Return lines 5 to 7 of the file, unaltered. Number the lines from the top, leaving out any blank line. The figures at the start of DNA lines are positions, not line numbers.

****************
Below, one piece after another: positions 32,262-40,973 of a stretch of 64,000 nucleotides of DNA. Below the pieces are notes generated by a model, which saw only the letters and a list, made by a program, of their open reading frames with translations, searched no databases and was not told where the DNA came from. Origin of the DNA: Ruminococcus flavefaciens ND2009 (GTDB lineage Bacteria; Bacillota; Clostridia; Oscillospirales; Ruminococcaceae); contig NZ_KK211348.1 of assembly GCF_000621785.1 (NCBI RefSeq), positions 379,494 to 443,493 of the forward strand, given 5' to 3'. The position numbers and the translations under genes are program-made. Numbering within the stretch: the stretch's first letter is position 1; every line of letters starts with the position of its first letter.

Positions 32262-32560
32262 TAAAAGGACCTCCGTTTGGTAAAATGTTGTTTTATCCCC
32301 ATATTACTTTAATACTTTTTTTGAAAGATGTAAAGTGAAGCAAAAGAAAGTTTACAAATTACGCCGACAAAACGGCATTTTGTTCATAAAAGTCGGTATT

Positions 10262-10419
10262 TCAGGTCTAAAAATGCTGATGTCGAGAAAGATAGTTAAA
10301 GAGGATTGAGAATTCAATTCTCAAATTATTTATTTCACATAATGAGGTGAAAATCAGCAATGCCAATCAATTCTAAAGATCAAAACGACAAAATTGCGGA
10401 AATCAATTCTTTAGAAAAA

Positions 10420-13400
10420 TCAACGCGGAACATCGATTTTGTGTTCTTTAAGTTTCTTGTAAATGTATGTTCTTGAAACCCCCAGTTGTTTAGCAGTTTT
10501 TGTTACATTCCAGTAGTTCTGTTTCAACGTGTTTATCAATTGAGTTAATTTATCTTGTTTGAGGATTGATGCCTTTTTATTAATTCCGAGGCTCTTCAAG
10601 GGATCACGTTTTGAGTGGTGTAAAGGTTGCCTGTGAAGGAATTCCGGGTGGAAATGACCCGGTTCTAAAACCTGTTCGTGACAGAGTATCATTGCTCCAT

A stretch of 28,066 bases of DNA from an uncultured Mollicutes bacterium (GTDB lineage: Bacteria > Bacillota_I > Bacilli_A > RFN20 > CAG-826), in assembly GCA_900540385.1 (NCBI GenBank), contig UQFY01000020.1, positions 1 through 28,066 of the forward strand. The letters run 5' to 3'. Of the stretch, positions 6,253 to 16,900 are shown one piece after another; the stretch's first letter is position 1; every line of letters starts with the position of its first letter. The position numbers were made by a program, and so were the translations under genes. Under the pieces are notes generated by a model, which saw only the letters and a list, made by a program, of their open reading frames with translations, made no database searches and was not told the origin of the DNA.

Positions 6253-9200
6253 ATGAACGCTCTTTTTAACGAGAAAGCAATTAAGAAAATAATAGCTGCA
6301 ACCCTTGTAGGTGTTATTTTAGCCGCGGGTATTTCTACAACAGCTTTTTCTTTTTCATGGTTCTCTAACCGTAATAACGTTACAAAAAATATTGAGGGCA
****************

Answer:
Positions 10262-10419
10262 TCAGGTCTAAAAATGCTGATGTCGAGAAAGATAGTTAAA
10301 GAGGATTGAGAATTCAATTCTCAAATTATTTATTTCACATAATGAGGTGAAAATCAGCAATGCCAATCAATTCTAAAGATCAAAACGACAAAATTGCGGA